William Jennings Bryan (1860–1925) American lawyer, statesman, politician, orator
Speech, Madison Square Garden, New York (1906-08-30)
    (Source)
 
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Plato said that virtue has no master. If a person does not honor this principle and rejoice in it, but is purchasable for money, he creates many masters for himself.

Apollonius of Tyana
Apollonius of Tyana (c. AD 15-100) Greek philosopher and religious leader [Ἀπολλώνιος]
Letters from Apollonius of Tyana, ep. 15, Letter to Euphrates [tr. Jones (2006)]
    (Source)

The reference to Plato's Republic, X 617 E.
 
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Every time you get a censor, you get a fool, and worse yet a knave, pretending to be a guardian of morality, while acting as a guardian of class greed.

Upton Sinclair (1878-1968) American writer, journalist, activist, politician
Money Writes!, ch. 22 “The Bookleggers” (1927)
    (Source)

Self-quoted in "Poor Me and Pure Boston," The Nation (1927-06-29)
 
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If you make money your god, it will plague you like the devil.

(Other Authors and Sources)
English proverb

Sometimes "'twill plague you".

An anonymous proverb, recorded in Thomas Fielding, ed., Select Proverbs of All Nations (1824). Thomas Fielding was the pseudonym of John Wade (1788-1875), a British journalist and author.

Though Fielding was only a compiler of proverbs and aphorisms, the quotation then shows up in a variety of collections later in the 19th Century actually cited to "Fielding," e.g., H. Southgate, ed., Many Thoughts of Many Minds (1862); John Camden Hotten, ed. The Golden Treasury of Thought (1873); Edward Parsons Day, ed., Day's Collacon: an Encyclopaedia of Prose Quotations (1884).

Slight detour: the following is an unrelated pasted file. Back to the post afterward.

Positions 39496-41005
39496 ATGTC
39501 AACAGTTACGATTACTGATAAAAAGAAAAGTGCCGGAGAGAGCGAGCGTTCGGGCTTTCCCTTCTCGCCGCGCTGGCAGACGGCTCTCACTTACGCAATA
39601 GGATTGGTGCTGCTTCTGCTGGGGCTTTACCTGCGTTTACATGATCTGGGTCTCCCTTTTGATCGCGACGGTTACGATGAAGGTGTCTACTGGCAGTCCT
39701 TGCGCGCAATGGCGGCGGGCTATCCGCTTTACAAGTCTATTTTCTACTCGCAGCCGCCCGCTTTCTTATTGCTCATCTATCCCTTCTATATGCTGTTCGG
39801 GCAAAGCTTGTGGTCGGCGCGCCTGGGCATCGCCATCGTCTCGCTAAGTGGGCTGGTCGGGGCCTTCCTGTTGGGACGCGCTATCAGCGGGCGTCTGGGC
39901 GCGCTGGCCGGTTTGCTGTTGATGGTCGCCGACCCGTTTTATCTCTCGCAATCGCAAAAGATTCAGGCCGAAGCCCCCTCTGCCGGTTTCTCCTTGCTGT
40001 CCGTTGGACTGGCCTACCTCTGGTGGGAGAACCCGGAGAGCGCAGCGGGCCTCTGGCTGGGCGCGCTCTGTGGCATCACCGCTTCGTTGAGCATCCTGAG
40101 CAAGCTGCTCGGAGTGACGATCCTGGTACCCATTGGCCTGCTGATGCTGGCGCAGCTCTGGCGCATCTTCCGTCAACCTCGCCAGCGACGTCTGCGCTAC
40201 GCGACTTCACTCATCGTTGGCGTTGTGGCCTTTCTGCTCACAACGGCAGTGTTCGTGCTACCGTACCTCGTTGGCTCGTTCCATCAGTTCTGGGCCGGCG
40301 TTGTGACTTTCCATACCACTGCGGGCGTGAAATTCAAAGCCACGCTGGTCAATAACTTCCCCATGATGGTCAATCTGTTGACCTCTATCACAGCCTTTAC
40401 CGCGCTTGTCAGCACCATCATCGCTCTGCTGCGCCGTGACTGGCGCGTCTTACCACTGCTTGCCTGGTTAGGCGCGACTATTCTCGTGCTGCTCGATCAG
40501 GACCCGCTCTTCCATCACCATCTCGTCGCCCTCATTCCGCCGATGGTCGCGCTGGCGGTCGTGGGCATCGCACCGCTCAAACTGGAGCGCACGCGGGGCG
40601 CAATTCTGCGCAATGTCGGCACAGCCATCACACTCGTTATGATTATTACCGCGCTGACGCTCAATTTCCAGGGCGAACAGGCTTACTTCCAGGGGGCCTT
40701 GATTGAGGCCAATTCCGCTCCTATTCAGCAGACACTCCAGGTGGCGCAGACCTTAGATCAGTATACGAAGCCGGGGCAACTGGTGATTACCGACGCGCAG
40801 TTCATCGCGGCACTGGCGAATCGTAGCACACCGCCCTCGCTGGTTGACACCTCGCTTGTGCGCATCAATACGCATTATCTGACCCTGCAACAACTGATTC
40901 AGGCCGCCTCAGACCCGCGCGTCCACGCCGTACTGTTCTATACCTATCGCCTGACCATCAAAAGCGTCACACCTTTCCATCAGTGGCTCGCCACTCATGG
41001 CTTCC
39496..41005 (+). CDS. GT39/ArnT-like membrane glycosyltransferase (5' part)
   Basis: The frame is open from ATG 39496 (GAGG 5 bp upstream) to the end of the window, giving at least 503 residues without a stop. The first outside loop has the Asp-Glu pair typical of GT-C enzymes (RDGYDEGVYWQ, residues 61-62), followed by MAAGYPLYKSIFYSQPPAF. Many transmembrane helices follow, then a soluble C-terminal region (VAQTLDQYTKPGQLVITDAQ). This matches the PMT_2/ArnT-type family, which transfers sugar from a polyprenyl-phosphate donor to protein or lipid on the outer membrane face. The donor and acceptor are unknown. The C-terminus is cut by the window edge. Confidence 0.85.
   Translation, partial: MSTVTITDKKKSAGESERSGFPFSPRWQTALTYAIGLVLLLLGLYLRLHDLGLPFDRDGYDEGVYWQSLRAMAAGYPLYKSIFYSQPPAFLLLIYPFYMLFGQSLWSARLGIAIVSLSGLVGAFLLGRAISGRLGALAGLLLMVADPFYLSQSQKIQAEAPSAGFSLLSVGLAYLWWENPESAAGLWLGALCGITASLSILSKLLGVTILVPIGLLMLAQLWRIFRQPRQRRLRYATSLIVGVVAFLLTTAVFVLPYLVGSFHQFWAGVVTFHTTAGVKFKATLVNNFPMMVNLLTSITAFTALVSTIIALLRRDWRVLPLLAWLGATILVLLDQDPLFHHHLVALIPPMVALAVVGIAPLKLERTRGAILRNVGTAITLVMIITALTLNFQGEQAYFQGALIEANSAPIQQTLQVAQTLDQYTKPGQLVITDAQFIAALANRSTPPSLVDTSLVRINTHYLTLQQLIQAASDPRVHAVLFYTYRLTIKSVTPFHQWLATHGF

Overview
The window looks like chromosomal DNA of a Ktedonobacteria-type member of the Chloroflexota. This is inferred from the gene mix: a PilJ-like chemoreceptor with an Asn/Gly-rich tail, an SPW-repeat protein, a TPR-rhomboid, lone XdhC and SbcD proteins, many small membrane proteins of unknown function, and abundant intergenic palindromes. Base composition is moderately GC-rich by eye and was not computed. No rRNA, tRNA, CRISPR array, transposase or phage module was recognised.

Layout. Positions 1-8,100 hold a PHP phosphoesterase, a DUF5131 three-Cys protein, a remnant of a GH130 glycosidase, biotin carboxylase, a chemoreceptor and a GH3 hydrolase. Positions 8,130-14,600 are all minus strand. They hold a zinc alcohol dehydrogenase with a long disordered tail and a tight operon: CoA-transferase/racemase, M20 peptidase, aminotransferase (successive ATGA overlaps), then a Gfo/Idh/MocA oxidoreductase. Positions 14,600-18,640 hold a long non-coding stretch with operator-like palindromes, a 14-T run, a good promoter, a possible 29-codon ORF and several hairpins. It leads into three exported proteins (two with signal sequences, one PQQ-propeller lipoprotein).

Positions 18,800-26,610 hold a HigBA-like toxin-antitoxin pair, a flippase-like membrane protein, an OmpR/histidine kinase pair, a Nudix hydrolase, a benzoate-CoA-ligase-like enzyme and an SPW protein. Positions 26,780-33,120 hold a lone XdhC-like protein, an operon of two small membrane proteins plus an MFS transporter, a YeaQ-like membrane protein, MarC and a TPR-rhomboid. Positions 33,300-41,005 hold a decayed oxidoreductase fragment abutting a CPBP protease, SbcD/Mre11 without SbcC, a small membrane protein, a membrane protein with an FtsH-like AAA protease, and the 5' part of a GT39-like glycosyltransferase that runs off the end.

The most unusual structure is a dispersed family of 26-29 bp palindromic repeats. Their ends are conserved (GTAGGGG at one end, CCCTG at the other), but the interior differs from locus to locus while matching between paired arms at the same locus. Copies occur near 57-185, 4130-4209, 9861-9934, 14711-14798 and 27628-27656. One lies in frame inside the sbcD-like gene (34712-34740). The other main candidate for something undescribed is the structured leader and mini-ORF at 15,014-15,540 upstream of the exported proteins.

In relatively short order, this "Fielding" then became conflated with the more famous English writer Henry Fielding (1707-1754), to whom this quotation is often credited.
 
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The poor have little, beggars none, the rich too much, enough not one.

Franklin - The poor have little, Beggars none, The rich too much, Enough, none - wist.info quote

Benjamin Franklin (1706-1790) American statesman, scientist, philosopher, aphorist
Poor Richard (1733)
    (Source)

Repeated in Poor Richards (1740).
 
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Gold and silver are the gods you adore
In what are you different from the idolater,
save that he worships one, and you a score?

[Fatto v’avete dio d’oro e d’argento;
e che altro è da voi a l’idolatre,
se non ch’elli uno, e voi ne orate cento?]

Dante Alighieri the poet
Dante Alighieri (1265-1321) Italian poet
The Divine Comedy [Divina Commedia], Book 1 “Inferno,” Canto 19, l. 112ff (19.112-114) [Dante] (1309) [tr. Ciardi (1954)]
    (Source)